Israel, the Brain Repellent

Guy Rolnik
Guy Rolnik
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Guy Rolnik
Guy Rolnik

Israel isn't an attractive country for big brains, and it's getting less attractive with each passing day.

Hundreds and thousands of scientists, entrepreneurs, researchers and professionals abandoned Israel long ago, because it became a country where it was impossible for them to realize their potential. It stopped being a place where the exceptional could find a challenging, empowering, and inspirational environment, and so the exceptional went off in search of the lands where they could.

True, because of its small size and conflicts with its neighbors, Israel cannot really compete with the United States or the other large and developed countries in the West that attract the best minds and talent from around the world. Nothing is going to change the fact that the cream of the crop will always be able to fulfill their potential in America. And despite its severe financial and social problems, the U.S. is still the best place for the brightest brains, in every field across the board.

That being said, we must understand that if we don't make Israel more attractive for our very best minds, its long-term survival as an independent state will be at stake. The unique threats Israel faces are precisely what necessitates it being the best in the world in the fields of economics, science and society. Precisely because of its history, geography and regional politics, Israel have a better social, economic and political structure than bests those of every other country. And we are so very far from this being the case.

It's common to talk about how much more the academics, scientists and high-tech professionals earn abroad. In other countries, we always remind ourselves, they can make double, even triple, the salary. But money isn't the real reason they're leaving Israel. They leave because of the violence, because of the ugly politics, because of the dirt, because of the corruption, because of their children's deteriorating education system, because of the declining health system, because of the high cost of living. There is ugliness and corruption in Germany, France and the U.S. as well, but Israelis living there are less sensitive to it. It isn't their problem – and there are other, greater advantages. From their point of view, being in Israel and seeing all of this is intolerable.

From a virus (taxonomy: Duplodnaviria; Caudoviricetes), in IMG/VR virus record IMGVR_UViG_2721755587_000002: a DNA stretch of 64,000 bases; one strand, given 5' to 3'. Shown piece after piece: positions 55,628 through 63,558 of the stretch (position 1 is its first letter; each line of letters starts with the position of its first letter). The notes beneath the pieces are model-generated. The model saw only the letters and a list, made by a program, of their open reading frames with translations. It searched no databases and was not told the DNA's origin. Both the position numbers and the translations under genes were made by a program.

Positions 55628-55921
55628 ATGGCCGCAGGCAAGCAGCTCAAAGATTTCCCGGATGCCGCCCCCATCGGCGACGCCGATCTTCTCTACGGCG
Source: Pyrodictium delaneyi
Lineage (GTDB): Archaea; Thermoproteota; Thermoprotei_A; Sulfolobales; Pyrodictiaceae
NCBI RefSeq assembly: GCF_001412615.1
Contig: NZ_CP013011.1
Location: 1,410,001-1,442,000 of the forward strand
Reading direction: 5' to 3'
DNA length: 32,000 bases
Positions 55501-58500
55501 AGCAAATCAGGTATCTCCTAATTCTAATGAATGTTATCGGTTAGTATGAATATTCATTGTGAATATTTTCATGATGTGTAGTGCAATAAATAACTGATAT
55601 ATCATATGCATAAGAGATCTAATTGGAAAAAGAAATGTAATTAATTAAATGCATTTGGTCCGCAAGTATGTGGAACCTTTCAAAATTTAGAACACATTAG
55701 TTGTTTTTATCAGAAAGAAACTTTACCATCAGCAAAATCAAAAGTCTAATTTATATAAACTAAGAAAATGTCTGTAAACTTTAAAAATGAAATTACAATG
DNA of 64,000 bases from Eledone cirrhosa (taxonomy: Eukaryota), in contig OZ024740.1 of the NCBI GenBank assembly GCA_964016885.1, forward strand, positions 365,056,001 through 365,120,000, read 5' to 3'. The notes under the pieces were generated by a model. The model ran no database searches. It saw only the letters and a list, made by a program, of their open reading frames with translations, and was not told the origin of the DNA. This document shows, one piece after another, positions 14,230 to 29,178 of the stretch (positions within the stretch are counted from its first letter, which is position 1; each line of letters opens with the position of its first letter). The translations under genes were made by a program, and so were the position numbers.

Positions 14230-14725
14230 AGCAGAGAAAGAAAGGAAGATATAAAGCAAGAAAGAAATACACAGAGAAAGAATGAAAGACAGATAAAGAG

So who's leaving? The majority of Israelis can't really go. If you've stayed in Israel until you're 30 or 40 years old, the chances you'll be able to reinvent yourself abroad become incredibly slim. Those leaving are the very young, or the ones in the most desirable professions. In short, those leaving are precisely those we need the most of all in order to create a prosperous, advanced and fair economy and society.

The Israeli narrative over the last decade was false. Everyone told themselves that this was a land of milk, honey, and high-tech – at a time when high-tech was really a bubble disconnected from the rest of the economy. We have a corrupt, monopolistic business sector, based on connections, friends-of-friends and a culture of nepotism. We have an ineffective public sector that doesn't focus on serving its citizens, comprised of empires of violent, powerful labor unions. We have an economic policy that revolves not around protecting all workers but on only protecting those in certain places of work. We have a stunted labor market that fails to encourage talent and excellence. We have a defense system whose expenses aren't connected to security threats. It guzzles billions of shekels that should be going toward improving the quality of life, lowering the cost of living and implementing reforms to strengthen the effectiveness of the public sector.

It's revolution time. It's time for the best minds in Israel, be they young or old, to come forward and work toward a radical restructuring of the economy, of our society and of our politics.

If these minds really are so brilliant, then they should have realized long ago that this work can't be left to the politicians and public servants. And if they have intellectual integrity, they should be devoted not just to their personal projects and research, but to creating a state, right here in Israel, that in 10 and 20 years will be continue to be fair, strong and prosperous.

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